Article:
Is the sequestration and payroll tax increase starting to bite a little bit? That might be the big takeaway from today’s retail sales report which came in at -0.4% vs expectations for 0%. The year over year change came in at 3% which isn’t bad at all, but has basically been on a steady downtrend since 2011. The current reading was its weakest since August 2010 (see figure 1 below). In addition, the prior two months were revised down sharply.
Econoday has more on the specifics:
“Retail sales in March came in below expectation and weakness was broad based. Retail sales declined 0.4 percent, following a surge of 1.0 percent in February (originally up 1.1 percent). Market expectations were for no change.
Ex-auto sales in March declined 0.4 percent after a jump of 1.0 percent in February (originally up 1.0 percent). The consensus projected a 0.1 percent advance for March. Gasoline sales were down significantly on lower prices. Excluding both autos and gasoline components, sales slipped 0.1 percent after increasing 0.3 percent in February (originally up 0.4 percent). Analysts forecast a 0.3 percent gain.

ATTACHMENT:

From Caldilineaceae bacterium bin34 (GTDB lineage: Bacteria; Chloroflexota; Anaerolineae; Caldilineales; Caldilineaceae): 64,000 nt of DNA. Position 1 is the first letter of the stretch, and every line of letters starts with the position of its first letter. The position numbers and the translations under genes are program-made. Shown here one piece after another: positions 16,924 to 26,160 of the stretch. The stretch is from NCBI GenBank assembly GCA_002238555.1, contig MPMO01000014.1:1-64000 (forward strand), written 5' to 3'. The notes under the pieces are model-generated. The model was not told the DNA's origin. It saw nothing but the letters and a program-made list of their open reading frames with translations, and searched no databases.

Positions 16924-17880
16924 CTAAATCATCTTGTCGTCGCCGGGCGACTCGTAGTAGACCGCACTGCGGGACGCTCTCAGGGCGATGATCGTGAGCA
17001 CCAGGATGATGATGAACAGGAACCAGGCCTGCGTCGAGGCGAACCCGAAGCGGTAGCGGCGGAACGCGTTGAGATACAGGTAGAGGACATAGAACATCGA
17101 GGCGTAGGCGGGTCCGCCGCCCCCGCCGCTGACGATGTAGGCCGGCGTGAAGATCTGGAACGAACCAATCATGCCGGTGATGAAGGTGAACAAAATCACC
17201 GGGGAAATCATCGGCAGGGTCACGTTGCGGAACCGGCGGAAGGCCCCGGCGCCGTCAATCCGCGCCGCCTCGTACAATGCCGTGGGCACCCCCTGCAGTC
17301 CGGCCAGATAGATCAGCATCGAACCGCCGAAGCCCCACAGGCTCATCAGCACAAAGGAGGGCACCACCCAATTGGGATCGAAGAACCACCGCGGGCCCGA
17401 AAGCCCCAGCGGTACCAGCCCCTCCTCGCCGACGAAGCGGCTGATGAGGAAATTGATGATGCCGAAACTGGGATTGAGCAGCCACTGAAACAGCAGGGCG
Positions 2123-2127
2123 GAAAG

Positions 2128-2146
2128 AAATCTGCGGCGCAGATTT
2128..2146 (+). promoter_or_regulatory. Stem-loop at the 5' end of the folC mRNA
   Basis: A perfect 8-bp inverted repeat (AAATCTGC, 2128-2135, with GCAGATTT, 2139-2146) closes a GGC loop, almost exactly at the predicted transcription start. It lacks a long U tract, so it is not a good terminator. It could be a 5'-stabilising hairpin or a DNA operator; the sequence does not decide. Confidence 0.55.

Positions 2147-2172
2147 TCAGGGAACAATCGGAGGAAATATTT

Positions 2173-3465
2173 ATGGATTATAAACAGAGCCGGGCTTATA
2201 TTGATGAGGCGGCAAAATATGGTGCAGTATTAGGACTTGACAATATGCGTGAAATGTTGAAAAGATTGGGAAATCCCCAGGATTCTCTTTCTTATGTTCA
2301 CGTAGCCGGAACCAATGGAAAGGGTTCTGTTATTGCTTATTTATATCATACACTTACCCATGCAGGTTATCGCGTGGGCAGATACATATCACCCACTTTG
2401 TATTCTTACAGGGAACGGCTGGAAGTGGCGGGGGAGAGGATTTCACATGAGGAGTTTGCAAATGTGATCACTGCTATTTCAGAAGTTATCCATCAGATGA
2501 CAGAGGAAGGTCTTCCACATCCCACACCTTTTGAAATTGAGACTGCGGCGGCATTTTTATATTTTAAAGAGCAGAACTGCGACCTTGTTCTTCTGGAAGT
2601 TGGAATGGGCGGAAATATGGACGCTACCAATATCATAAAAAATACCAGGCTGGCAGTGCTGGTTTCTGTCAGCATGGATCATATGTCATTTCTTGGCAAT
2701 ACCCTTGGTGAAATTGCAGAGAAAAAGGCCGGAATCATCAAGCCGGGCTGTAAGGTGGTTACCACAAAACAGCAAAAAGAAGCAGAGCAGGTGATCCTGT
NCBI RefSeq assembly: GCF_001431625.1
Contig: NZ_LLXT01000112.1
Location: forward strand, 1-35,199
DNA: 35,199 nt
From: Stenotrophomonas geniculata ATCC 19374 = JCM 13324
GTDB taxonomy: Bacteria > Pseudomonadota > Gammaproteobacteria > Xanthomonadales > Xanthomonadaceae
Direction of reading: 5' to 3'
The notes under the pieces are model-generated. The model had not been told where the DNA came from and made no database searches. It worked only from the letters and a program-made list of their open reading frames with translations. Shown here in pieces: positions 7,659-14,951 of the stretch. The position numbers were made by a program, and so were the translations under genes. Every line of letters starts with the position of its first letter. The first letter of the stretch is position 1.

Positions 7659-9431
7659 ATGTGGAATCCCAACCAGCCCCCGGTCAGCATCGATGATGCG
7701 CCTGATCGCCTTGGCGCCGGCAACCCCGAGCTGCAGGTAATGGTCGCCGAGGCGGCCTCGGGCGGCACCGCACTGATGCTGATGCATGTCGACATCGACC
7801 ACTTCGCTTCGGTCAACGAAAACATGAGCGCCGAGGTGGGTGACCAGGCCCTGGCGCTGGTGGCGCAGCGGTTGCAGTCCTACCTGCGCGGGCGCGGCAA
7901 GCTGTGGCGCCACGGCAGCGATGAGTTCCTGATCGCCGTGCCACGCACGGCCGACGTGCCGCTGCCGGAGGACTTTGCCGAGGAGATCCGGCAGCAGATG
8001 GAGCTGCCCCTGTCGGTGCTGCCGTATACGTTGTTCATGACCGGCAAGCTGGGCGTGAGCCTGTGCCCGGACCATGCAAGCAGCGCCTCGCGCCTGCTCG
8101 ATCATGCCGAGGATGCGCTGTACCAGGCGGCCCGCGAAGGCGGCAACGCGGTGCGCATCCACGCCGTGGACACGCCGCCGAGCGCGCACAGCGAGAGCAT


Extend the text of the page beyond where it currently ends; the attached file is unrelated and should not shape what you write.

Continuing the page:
Motor vehicle sales decreased 0.6 percent, following a 1.3 percent rise in February. On lower prices, gasoline sales fell 2.2 percent after spiking 5.4 percent in February.”
Chart via Orcam Investment Research:
Mr. Roche is the Founder and Chief Investment Officer of Discipline Funds.Discipline Funds is a low fee financial advisory firm with a focus on helping people be more disciplined with their finances.
He is also the author of Pragmatic Capitalism: What Every Investor Needs to Understand About Money and Finance, Understanding the Modern Monetary System and Understanding Modern Portfolio Construction.